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Sheila Pantry Associates Ltd

News from around the World

News Archive

March 2009

Why waste time chasing around the Internet for quality safety and health information? Save time and money by taking OSH UPDATE!

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BOHS appoints new Chief Executive

The British Occupational Hygiene Society (BOHS) is delighted to announce the appointment of Steve Perkins as its new - and first ever - Chief Executive. Replacing a long-standing Executive Secretary following retirement, this new role will provide the consistent direction and management required to maximise the opportunities for growth and development of the Society and, according to Steve Bailey, BOHS President, Perkins "is undoubtedly the right man for the job".

As the health issues of public concern shift with time, technology and societal expectations, so occupational hygiene has to be prepared to change its focus. Membership of the Society must continue to evolve and represent the full range of disciplines currently active in workplace prevention, and the Society itself must demonstrate leadership and relevance within the wider occupational health field.

"I am excited to have taken on this position, and ambitious for BOHS to build on its strengths and enhance its reputation, influence and services," states Perkins. "Occupational hygiene has always been at the vanguard of science in practice in the workplace, and its relevance is just as important in today's workplaces as it ever was. Our aim is to reduce work-related ill-health; the latest figures published by the Health and Safety Executive show that an estimated 28 million working days are lost annually due to work-related ill-health (compared to six million due to workplace injury) so there is clearly a lot still to be done - both in bringing ill-health prevention higher up the national agenda and in improving people's working lives. I look forward to helping BOHS make a real difference."

Steve Perkins is 42, and has a degree in Physics from Oxford University. He began his career at Rolls-Royce Aerospace in 1987 working in aero-acoustics research, where he became a company specialist. Whilst with Rolls-Royce he went on to work in Project Management, IT and Business Improvement. In 2002 he moved into the voluntary sector becoming Operations Manager for EMCF Ltd, one of Derby's largest faith-based charities, and has since held a number of senior management positions with EMCF.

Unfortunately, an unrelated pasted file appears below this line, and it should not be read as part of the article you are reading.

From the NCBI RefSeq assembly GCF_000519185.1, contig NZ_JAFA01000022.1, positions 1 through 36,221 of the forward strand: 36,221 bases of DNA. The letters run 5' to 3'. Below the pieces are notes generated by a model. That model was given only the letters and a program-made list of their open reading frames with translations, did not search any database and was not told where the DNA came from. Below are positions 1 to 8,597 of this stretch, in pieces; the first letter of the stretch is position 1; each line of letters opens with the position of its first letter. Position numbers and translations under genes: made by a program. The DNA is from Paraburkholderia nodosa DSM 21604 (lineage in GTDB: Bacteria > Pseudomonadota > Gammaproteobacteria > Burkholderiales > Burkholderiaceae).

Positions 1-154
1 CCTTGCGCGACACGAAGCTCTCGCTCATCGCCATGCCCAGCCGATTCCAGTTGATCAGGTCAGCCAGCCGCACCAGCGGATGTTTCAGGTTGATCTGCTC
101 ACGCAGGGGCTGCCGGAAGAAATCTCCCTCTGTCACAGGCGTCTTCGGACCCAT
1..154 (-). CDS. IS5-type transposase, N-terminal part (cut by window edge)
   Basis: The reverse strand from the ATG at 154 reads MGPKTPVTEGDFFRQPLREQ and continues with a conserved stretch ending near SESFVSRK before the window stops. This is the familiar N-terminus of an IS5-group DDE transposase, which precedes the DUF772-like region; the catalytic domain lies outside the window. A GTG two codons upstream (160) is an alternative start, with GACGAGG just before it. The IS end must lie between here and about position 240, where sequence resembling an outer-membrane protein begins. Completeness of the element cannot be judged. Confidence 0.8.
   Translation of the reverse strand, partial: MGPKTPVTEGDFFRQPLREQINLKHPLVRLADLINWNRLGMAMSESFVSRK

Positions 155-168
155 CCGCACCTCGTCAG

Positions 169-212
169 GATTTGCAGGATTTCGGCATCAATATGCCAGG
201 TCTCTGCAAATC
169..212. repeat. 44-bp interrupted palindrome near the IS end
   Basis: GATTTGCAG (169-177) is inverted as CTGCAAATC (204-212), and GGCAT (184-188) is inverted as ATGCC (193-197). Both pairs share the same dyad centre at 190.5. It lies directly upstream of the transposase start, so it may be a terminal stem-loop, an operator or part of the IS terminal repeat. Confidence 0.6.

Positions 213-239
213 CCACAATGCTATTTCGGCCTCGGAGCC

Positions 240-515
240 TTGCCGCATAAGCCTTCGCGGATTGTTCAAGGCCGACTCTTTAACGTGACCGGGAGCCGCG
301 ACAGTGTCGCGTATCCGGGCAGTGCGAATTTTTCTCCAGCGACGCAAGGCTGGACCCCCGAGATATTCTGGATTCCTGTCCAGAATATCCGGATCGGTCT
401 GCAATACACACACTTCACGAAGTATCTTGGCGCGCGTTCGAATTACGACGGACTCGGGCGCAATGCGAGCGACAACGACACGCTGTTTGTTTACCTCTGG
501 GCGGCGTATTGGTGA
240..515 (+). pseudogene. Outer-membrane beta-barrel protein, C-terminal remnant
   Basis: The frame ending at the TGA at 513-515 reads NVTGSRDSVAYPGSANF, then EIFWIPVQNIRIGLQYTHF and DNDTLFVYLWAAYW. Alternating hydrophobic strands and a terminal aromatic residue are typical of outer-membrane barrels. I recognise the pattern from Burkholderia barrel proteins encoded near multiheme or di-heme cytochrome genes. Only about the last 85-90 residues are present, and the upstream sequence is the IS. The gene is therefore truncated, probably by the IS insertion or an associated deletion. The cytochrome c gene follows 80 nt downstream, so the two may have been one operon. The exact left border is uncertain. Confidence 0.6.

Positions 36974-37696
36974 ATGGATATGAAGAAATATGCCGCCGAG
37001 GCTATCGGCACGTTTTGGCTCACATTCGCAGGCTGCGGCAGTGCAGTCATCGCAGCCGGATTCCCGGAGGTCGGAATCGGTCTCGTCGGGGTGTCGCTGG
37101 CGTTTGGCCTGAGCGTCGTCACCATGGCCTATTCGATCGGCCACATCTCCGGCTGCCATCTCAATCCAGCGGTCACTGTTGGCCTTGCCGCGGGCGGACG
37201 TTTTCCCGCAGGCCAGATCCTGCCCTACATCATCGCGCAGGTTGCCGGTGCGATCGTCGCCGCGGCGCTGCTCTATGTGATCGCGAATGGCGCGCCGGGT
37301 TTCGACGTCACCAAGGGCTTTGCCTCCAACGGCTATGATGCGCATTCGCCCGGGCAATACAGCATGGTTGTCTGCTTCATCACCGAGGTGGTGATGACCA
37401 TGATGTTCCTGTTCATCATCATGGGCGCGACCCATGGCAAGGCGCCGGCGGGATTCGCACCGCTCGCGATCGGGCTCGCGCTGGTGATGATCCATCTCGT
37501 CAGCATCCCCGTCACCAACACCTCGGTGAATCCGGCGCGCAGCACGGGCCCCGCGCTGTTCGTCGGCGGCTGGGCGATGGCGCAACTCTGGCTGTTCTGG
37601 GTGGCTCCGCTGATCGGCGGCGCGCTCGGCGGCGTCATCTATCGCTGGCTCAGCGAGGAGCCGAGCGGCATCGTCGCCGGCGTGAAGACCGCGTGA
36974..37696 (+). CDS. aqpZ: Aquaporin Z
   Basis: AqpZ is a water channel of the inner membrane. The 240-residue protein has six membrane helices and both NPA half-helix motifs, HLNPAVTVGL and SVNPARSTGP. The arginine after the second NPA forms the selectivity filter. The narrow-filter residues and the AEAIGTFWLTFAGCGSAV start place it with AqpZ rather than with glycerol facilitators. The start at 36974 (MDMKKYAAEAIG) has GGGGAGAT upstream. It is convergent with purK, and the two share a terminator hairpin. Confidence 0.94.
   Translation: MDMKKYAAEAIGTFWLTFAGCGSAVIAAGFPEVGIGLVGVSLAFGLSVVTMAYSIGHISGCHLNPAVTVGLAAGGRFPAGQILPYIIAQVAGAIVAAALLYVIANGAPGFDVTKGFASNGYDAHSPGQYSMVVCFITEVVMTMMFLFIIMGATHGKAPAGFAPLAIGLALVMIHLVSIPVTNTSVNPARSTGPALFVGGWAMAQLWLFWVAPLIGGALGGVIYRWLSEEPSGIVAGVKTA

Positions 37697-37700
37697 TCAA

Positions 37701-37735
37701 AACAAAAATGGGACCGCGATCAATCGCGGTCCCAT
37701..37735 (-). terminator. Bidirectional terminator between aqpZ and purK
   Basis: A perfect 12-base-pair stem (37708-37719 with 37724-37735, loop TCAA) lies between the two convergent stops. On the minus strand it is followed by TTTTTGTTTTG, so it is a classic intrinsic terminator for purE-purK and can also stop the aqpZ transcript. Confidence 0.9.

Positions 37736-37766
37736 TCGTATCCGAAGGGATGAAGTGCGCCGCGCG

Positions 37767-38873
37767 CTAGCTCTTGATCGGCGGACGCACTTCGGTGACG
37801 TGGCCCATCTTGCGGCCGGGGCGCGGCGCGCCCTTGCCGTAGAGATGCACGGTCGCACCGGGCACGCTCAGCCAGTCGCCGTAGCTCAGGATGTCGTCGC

Contact Anthea Page, BOHS Communications Manager | Email: | Tel: 01332 250701 |

Global: Chemical Industry to Highlight Product Stewardship Progress

The International Council of Chemical Associations (ICCA), a coalition of leading chemical trade associations around the world, will soon issue a report on important product stewardship progress made by the industry in the past few years. At the International Conference on Chemicals Management (ICCM-2), to be held in Geneva 11 - 15 May 2009, industry representatives will detail progress in improving the safe management of chemicals. Furthermore, ICCA will explain how the global chemical industry will continue to demonstrate its economic, social and environmental commitments around the globe.

At ICCM-1, held in Dubai in February 2006, the industry undertook two new initiatives, the Responsible Care® Global Charter (RCGC) and Global Product Strategy (GPS), to help fulfil the objectives of the U.N.'s Strategic Approach of International Chemicals Management (SAICM). SAICM is the international policy framework that encourages governments, industry and other stakeholders to work together to realize the goal established at the 2002 Johannesburg World Summit on Sustainable Development - that by the year 2020, chemicals will be produced and used in ways that minimize adverse impacts to human health and the environment. The GPS includes a 2018 target date for assessing the safety of chemicals in commerce and an interim 2012 target for companies to report on their progress for making these assessments.

"At ICCM-2, the industry is eager to report its progress in implementing the Responsible Care Global Charter and Global Product Strategy (GPS)" said Christian Jourquin, President of ICCA. "The Global Charter goes beyond the elements of industry's existing Responsible Care safety, health and environment programs to address the growing public dialogue over sustainable development, public health issues relating to the use of chemical products, and the need for greater industry transparency. And the GPS both advances and measures industry's product stewardship performance and improves communication with stakeholders."

In Geneva, ICCA will report on many important milestones including:

Alain Perroy, ICCA Council Secretary, noted that industry is keenly aware that expectations about product stewardship have risen in recent years. "While companies and associations have made considerable strides in collecting and reporting industry performance, we know our stakeholders expect us to set an even higher bar," he said. "As we continue our efforts, ICCA members look forward to working with other SAICM stakeholders to achieve the goals of the World Summit on Sustainable Development."

For more information on the Responsible Care Global Charter, and the Global Product Strategy, visit ICCA online at:

UK Health and Safety Executive Research Report RR682 - Development of fire protection measures for vessels containing reactive chemicals

The objective of this work is to have a better understanding of the phenomena that occur when a vessel containing reactive chemicals is exposed to an external fire and so assess possible preventive and mitigation measures. The following approach has been adopted:

This work will form a useful basis for HSE to assess the adequacy of the 'fire case' for relief systems provided on a range of process reactors containing reactive chemicals and on storage vessels for reactive monomers. These installations vary in size from small reactors common in the pharmaceutical and fine chemical industries to the large, several hundred tonne capacity storage vessels used in the petrochemical industry.